Any honest assessment of ourselves will recognize that we cannot continue with the political culture that currently exists if we are to pay any attention to Sir Dwight’s advice. And it will not help for those who benefit from that culture and may wish to perpetuate it to point to the politics of the developed world in an attempt to justify our behaviour. The developed countries may be able to afford their lapses; we can’t.
And while the task of changing our politics and re-orienting ourselves may be a massive one, Sir Dwight’s message was one of “Realism and Hope”. Even with a realistic assessment of our current circumstances, he offered us “Hope”. We must grab hold of that offer and cling to it, as in delivering that address in January 2013 Sir Dwight pointed to where we might be in the next fifteen years. Here is a link to the address: eccb-centralbank.org/PDF/ereview_2012.pdf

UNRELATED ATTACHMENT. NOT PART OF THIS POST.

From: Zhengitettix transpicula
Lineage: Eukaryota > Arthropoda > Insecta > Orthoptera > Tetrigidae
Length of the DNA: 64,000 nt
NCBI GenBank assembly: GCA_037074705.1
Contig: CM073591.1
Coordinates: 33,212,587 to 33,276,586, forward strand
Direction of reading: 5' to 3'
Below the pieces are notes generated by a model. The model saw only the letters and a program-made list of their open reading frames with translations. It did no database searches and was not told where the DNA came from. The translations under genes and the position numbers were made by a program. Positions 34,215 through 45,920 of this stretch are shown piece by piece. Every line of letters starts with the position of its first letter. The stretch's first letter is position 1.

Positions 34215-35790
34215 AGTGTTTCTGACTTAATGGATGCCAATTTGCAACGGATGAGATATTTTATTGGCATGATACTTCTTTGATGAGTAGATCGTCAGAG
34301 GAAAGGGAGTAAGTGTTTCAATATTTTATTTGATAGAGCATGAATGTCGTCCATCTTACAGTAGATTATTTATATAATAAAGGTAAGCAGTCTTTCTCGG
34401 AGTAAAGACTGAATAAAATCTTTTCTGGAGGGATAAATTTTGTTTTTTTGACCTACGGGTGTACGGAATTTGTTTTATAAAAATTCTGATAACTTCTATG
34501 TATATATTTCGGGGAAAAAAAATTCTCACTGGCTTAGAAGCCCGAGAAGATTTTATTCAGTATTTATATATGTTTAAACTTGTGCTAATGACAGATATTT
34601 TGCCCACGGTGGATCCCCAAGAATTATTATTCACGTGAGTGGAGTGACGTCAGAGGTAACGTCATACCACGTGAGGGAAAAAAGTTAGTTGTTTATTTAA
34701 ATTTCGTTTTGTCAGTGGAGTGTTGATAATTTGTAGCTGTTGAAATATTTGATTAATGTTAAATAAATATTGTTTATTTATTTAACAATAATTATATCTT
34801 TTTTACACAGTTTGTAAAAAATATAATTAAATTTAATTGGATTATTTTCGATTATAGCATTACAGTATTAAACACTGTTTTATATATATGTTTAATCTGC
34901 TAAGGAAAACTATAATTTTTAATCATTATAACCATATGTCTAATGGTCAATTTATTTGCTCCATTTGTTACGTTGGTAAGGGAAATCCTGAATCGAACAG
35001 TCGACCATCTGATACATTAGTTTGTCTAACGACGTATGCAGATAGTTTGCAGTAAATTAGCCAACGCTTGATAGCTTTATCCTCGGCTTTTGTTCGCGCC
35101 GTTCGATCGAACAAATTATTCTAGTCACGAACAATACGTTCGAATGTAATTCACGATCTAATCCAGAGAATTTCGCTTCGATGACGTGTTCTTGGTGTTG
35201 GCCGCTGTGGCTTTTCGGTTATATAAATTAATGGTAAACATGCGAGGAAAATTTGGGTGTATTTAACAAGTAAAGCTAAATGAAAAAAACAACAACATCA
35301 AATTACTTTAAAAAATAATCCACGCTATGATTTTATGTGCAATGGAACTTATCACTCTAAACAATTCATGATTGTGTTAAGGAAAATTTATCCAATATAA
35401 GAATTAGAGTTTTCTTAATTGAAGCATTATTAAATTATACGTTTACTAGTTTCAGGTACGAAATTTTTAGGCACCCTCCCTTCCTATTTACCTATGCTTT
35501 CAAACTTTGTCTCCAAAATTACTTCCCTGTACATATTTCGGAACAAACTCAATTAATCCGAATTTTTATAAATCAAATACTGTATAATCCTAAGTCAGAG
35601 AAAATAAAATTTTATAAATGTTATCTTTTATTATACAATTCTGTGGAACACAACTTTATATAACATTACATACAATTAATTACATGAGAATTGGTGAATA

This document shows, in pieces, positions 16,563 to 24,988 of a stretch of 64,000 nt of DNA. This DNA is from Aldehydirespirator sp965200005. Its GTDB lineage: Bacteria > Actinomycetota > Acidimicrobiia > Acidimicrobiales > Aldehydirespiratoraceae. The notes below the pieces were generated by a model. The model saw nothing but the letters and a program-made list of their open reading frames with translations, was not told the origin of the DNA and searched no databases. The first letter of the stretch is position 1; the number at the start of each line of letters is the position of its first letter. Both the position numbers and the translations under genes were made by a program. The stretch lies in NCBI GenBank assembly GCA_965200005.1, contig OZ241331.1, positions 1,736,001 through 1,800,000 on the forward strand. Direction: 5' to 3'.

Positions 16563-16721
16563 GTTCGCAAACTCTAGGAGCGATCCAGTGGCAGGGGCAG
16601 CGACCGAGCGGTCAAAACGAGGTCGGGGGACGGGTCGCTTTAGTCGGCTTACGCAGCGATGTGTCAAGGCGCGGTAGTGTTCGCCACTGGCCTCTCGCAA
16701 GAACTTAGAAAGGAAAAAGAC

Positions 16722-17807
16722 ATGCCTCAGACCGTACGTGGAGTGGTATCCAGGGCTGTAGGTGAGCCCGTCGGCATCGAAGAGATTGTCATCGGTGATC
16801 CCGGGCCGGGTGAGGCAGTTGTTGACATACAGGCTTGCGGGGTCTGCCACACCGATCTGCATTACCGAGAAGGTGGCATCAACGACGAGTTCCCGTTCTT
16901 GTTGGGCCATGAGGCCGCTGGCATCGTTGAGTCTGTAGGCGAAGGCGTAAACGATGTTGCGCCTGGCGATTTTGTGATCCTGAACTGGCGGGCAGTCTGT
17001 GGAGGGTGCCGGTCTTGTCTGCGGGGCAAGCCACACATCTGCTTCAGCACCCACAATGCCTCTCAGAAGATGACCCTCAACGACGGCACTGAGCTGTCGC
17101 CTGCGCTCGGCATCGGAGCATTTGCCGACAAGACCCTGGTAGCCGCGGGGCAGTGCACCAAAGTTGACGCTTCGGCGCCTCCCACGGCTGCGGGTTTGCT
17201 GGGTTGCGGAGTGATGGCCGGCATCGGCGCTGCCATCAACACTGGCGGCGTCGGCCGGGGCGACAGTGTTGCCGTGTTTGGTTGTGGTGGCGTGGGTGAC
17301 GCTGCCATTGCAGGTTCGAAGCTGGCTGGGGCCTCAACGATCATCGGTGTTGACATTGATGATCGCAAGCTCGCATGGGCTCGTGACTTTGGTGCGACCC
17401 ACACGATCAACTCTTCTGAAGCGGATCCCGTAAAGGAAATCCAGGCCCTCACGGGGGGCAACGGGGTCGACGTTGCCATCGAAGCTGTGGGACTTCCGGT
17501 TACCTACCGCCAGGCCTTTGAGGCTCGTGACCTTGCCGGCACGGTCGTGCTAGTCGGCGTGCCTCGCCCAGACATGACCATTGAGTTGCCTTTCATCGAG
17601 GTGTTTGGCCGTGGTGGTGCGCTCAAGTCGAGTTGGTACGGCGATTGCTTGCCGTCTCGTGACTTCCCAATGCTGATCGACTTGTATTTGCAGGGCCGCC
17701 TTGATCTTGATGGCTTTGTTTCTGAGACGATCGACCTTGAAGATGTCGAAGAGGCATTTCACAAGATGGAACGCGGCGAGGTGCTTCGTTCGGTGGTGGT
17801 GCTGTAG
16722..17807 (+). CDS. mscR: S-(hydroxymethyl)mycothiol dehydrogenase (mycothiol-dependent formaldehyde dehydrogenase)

Four years have gone by and little has happened. If nothing, the state of our union may be in worse shape today than at the time of Sir Dwight’s address. But maybe, just maybe, if we start an education campaign today, we might begin to see the realisation of the dream that Sir Dwight had for this region within the remaining ten years of his initial fifteen year time frame. And certainly, with continued encouragement, the next generation of our people some twenty years from now will make both him and us proud.
And so, as we celebrate our Independence, let us also raise a toast to Sir Dwight, and let us honour him by taking a renewed first step to that dream of regional unity that he so cherished.
Happy Independence Day!